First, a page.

Patient sera were tested for anti-PF4 Abs using an in-house PF4 enzyme-linked immunosorbent assay (PF4–EIA). Detailed information is available in the supplemental Materials. In brief, microtitre plates were coated overnight with PF4 (25 μg/mL) before blocking with 3% bovine serum albumin. After subsequent washing, plates were incubated with patient sera (1:50 diluted, 1 hour, RT), followed by further washing and incubation with 1:1000 diluted peroxidase-conjugated anti-human IgG (RT, 1 hour). Substrate tetramethylbenzidine was added, and the reaction was stopped with H2SO4. Absorbance was measured at 450 nm with a microplate reader.
The ability of anticoagulants to inhibit VITT–IgG binding to PF4 was analyzed by adding heparin, danaparoid, fondaparinux, and argatroban to the patient serum (illustration in Figure 3A) before the incubation with PF4-coated plates as previously described.14 Anticoagulants were used at a concentration of 0.07, 0.13, 0.26, 0.52, 1.04, 2.08, 4.17, 8.33, 16.67, and 33.33 U/mL or μg/mL if not indicated otherwise. Vehicle controls were used in the same dilution series as a control. IgG Ab binding was determined as described above. Test results were normalized to buffer.
IgG/PF4 complex dissociation was determined with a slight modification in the PF4–EIA assay (illustration in Figure 3B). VITT–IgG-containing sera were first incubated on the PF4 plates for 1 hour to facilitate the complex formation. This step was followed by incubation of serially diluted anticoagulants (1 hour, RT), and remaining bound IgG Abs were detected as described above. Test results were normalized to buffer.
Assessment of IgG binding to platelet surface
IgG binding to platelets after incubation with sera from VITT patients was assessed using flow cytometry (illustration in Figure 3C-D) in the presence or absence of exogenous PF4. In brief, cell suspensions were preincubated with PF4 (25 µg/mL) before incubation of anticoagulants and patient sera for 1.5 hours at RT with gentle rotation. FITC-conjugated mouse anti-human IgG (BD Biosciences) was added and directly analyzed by flow cytometry. IgG binding was expressed as a fold increase normalized to healthy controls.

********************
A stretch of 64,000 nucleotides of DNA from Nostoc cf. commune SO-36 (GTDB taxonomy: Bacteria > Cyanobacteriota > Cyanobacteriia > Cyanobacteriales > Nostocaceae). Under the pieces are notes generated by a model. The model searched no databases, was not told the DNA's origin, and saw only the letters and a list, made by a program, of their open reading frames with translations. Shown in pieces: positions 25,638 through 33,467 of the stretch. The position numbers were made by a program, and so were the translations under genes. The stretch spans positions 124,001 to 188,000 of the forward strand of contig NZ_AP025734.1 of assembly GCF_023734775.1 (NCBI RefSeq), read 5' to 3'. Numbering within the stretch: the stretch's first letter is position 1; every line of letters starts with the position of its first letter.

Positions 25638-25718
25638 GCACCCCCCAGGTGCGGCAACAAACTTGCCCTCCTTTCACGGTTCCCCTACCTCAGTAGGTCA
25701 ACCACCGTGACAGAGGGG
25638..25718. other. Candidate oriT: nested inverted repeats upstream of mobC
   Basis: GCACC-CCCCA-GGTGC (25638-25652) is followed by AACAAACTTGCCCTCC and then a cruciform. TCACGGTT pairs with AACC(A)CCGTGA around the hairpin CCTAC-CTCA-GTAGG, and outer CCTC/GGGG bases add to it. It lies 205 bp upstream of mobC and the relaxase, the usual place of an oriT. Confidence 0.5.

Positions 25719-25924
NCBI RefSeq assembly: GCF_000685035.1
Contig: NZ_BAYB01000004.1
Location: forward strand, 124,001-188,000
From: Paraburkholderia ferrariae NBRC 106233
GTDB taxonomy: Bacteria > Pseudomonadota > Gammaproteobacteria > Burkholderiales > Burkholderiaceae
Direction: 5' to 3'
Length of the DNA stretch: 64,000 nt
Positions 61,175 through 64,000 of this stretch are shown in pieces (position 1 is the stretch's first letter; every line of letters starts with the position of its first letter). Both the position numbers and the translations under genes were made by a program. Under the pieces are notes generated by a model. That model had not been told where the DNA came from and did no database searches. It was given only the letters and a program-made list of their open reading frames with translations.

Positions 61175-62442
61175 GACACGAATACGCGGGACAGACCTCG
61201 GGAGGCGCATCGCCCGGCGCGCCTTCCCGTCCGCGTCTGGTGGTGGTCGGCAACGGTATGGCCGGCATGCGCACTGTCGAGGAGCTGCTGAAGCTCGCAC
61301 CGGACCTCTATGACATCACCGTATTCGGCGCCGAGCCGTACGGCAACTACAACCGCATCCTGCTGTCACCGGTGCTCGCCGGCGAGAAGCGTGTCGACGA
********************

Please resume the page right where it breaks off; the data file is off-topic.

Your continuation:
Binding kinetics of Abs using biolayer interferometry (BLI)
Purified PF4 (ChromaTec, Greifswald, Germany) was biotinylated with Sulfo-NHS-LC-LC-Biotin (Thermo Fisher Scientific, Waltham, MA) in 5 molar excess at ambient temperature for 30 minutes. Excess biotin was removed by size exclusion chromatography using Zeba Spin Desalting Columns 7K MWCO 0.5 mL (Thermo Fisher Scientific) according to the manufacturer’s protocol. Analysis of binding kinetics of PF4-specific Abs in heat-inactivated serum samples or purified IgG fractions was performed using the Octet RED96e system (Sartorius, Goettingen, Germany) as per the manufacturer’s recommendations. Data were analyzed using the Octet Data Analysis HT 12.0 software applying the 2:1 heterogeneous ligand-binding model. For quantification, the averages of binding between 475 s and 480 s of the association step and 460 s and 462 s of the dissociation step was used to calculate the percent Residual Binding T560s. The binding profile response of each sample is illustrated as the mean wavelength shift in nm. For details, see supplemental Material.
The study was conducted in accordance with the declaration of Helsinki. The study protocol was approved by the Institutional Review Board of the University of Tuebingen (236/2021BO2, 224/2021BO2).
The statistical analysis was performed using GraphPad Prism, Version 8.0 (GraphPad, La Jolla, CA), and violin plots were generated. Comparison between groups was performed by paired or samples t test. P values <.05 were considered statistically significant. Data in the text are presented as mean ± SEM or n (%).
In this study, we used leftover serum samples from 8 patients (4 female, 4 male; median age, 38) with suspected thrombotic complications after the first vaccination with ChAdOx1 nCoV-19. The mean duration between vaccination and first symptoms was 9 days (range, 5-16 days). All patients had severe thrombocytopenia (mean platelet count: 41 × 109/L; range, 8-60) and increased d-dimer (mean, 29 µg/mL; range, 9-54). At admission, thrombotic events were observed in all patients, including 6 SVTs and 2 DVT/PE (for more details, seeTable 1).
|Patient # .||Sex .||First symptoms after vaccination (d) .||Thrombosis .||Platelet count .||D-Dimer .||PF4–heparin–EIA (OD) .||Platelet activation with PF4 (modified HIPA) .|